North Korea Again Fires Near the Sea Border with the South, as Its Leader’s Sister Mocks Seoul

Korean Central News Agency/Korea News Service via AP, File
This photo provided by the North Korean government, Kim Yo Jong, sister of North Korean leader Kim Jong Un, delivers a speech during a national meeting against the coronavirus, in Pyongyang, North Korea on Aug. 10, 2022.

SEOUL, South Korea (AP) — North Korea again fired artillery shells near its tense sea boundary with the South on Sunday, as the influential sister of North Korean leader Kim Jong Un mocked the South’s ability to detect its weapons launches.

South Korea’s Joint Chiefs of Staff dismissed Kim Yo Jong’s statement as “a comedy-like, vulgar propaganda” meant to undermine the South Korean people’s trust in the military and stoke divisions.

The Joint Chiefs of Staff said North Korea fired more than more than 90 rounds near the rivals’ disputed western sea boundary on Sunday afternoon. It said South Korea strongly urged North Korea to stop provocative acts immediately.

North Korea’s military later confirmed it used coastal artillery systems to carry out live-firing exercises. It said the drills were part of its military training schedules and the direction of its shells fired didn’t expose any threat to South Korea.

On Friday, North Korea launched about 200 shells. South Korea also claimed that the North fired more than 60 rounds on Saturday, but its rival has denied that.

Kim Yo Jong said that North Korea on Saturday only detonated blasting powder simulating the sound of its coastal artillery on the seashore, to test the South Korean military’s detection capabilities.

“The result was clear as we expected. They misjudged the blasting sound as the sound of gunfire and conjectured it as a provocation. And they even made a false and impudent statement that the shells dropped north” of the sea boundary, Kim Yo Jong said in a statement carried by state media.

“I cannot but say that (South Korean) people are very pitiful as they entrust security to such blind persons and offer huge taxes to them,” she said. “It is better 10 times to entrust security to a dog with a developed sense of hearing and smell.”

Animosities between the two Koreas are running high because North Korea has conducted a barrage of missile tests since 2022 while South Korea has expanded its military training with the United States in a tit-for-tat cycle.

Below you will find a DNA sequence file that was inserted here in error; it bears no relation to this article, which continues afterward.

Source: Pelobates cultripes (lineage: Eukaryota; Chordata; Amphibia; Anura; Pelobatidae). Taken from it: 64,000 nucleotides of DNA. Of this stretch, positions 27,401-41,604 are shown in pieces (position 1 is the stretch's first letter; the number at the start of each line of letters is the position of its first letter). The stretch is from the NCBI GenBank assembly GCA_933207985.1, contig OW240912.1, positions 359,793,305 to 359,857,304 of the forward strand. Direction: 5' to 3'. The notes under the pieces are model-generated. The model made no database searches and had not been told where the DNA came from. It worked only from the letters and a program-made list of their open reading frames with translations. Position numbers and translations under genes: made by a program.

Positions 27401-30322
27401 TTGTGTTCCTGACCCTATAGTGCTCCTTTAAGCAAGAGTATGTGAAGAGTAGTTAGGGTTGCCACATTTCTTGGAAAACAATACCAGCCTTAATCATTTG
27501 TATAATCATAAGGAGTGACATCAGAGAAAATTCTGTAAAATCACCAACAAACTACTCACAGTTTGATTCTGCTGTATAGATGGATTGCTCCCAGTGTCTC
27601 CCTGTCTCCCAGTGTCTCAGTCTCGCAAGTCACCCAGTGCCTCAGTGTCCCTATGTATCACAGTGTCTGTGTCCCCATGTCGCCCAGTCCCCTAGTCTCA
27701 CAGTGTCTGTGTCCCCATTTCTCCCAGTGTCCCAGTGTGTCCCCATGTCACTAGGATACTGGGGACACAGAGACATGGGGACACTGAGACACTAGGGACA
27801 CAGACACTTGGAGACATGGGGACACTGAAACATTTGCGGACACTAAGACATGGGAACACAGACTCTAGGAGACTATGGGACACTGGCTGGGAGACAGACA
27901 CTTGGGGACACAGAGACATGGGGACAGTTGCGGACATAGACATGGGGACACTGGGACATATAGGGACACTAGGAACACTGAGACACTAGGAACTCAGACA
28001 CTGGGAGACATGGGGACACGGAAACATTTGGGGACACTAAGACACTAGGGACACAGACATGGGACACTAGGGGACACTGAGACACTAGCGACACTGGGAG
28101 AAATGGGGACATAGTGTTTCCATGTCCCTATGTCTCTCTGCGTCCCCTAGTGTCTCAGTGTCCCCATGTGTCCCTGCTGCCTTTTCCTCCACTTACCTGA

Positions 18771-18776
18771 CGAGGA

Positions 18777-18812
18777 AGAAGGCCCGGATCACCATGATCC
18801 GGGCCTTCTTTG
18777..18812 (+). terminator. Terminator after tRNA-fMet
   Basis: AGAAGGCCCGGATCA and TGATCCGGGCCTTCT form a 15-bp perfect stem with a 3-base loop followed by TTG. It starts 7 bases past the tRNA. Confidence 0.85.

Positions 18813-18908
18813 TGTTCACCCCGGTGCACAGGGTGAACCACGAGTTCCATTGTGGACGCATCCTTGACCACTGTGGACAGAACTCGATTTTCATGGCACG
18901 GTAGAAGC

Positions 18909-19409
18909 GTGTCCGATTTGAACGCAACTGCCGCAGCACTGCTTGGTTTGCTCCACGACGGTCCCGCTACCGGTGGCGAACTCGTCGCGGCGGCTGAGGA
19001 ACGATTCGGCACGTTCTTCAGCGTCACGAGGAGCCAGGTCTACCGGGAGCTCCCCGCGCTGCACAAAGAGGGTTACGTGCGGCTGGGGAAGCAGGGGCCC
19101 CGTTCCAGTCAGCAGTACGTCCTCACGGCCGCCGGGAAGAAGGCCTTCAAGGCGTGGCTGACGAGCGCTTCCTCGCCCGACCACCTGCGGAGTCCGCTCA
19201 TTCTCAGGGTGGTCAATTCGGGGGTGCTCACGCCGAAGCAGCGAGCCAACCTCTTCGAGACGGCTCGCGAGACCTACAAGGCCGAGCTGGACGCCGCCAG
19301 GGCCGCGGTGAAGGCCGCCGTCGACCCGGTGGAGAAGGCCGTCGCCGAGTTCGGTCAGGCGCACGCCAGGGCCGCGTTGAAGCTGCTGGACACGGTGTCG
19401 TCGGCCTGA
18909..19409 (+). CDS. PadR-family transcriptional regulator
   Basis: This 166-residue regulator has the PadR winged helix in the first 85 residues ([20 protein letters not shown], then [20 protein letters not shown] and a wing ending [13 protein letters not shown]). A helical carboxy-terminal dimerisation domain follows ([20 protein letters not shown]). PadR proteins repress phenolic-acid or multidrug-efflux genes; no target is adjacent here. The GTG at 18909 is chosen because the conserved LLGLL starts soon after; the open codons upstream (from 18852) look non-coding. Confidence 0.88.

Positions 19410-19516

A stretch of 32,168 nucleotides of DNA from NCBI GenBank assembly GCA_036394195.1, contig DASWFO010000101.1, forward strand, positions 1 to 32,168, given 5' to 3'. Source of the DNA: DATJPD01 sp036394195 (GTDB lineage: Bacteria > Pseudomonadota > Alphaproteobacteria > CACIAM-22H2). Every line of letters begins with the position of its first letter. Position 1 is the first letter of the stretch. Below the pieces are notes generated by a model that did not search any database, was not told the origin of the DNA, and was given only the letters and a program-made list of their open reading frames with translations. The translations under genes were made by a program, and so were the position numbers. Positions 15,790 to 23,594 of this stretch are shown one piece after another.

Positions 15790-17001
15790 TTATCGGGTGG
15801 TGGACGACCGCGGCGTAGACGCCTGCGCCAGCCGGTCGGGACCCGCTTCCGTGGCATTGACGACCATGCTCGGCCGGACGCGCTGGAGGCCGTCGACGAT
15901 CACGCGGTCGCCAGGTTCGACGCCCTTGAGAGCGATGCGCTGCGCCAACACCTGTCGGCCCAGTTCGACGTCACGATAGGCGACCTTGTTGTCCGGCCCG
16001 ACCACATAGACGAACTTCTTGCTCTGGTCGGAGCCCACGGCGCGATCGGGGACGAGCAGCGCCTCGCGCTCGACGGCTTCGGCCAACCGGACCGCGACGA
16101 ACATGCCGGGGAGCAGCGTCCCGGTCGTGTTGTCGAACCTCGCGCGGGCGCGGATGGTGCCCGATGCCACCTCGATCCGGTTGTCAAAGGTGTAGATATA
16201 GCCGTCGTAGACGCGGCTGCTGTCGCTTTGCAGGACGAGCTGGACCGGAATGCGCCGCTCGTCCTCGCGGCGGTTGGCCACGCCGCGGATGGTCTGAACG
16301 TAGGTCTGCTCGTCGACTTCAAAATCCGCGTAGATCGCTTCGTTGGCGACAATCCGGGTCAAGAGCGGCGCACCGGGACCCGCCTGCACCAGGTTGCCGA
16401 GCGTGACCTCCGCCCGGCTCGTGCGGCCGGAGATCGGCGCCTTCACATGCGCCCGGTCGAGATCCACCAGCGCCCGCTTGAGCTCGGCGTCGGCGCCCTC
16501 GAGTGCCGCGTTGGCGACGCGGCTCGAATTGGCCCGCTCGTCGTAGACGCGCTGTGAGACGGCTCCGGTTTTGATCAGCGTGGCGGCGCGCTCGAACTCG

North Korea’s artillery firings Friday prompted South Korea to have its troops on border islands fire artillery rounds near the sea boundary in response. The shells launched by the two Koreas fell at a maritime buffer zone they had established under a 2018 military agreement on lowering front-line military tensions.

The agreement requires the Koreas to halt live-fire exercises, aerial surveillance and other hostile acts along their border, but the deal is now in danger of collapsing because the two Koreas have taken measures breaching it.

Experts say North Korea is likely to ramp up weapons tests and escalate its trademark fiery rhetoric against its rivals ahead of South Korea’s parliamentary elections in April and the U.S. presidential elections in November. They say Kim Jong Un likely thinks a bolstered weapons arsenal would allow him to wrest greater U.S. concessions if former President Donald Trump returns to the White House.

In her statement Sunday, Kim Yo Jong called South Korea’s military “gangsters” and “clowns in military uniforms.” She also suggested South Korea’s possible future miscalculation of North Korean moves could cause an accidental clash between the rivals, jeopardizing the safety of Seoul, a city of 10 million people which is only an hour’s drive from the land border.

On Tuesday, Kim Yo Jong issued a statement calling South Korean conservative President Yoon Suk Yeol “foolishly brave” but his liberal predecessor Moon Jae-in “very smart.” South Korean analysts say she was attempting to help muster those opposing Yoon’s tougher policy on North Korea ahead of the April elections.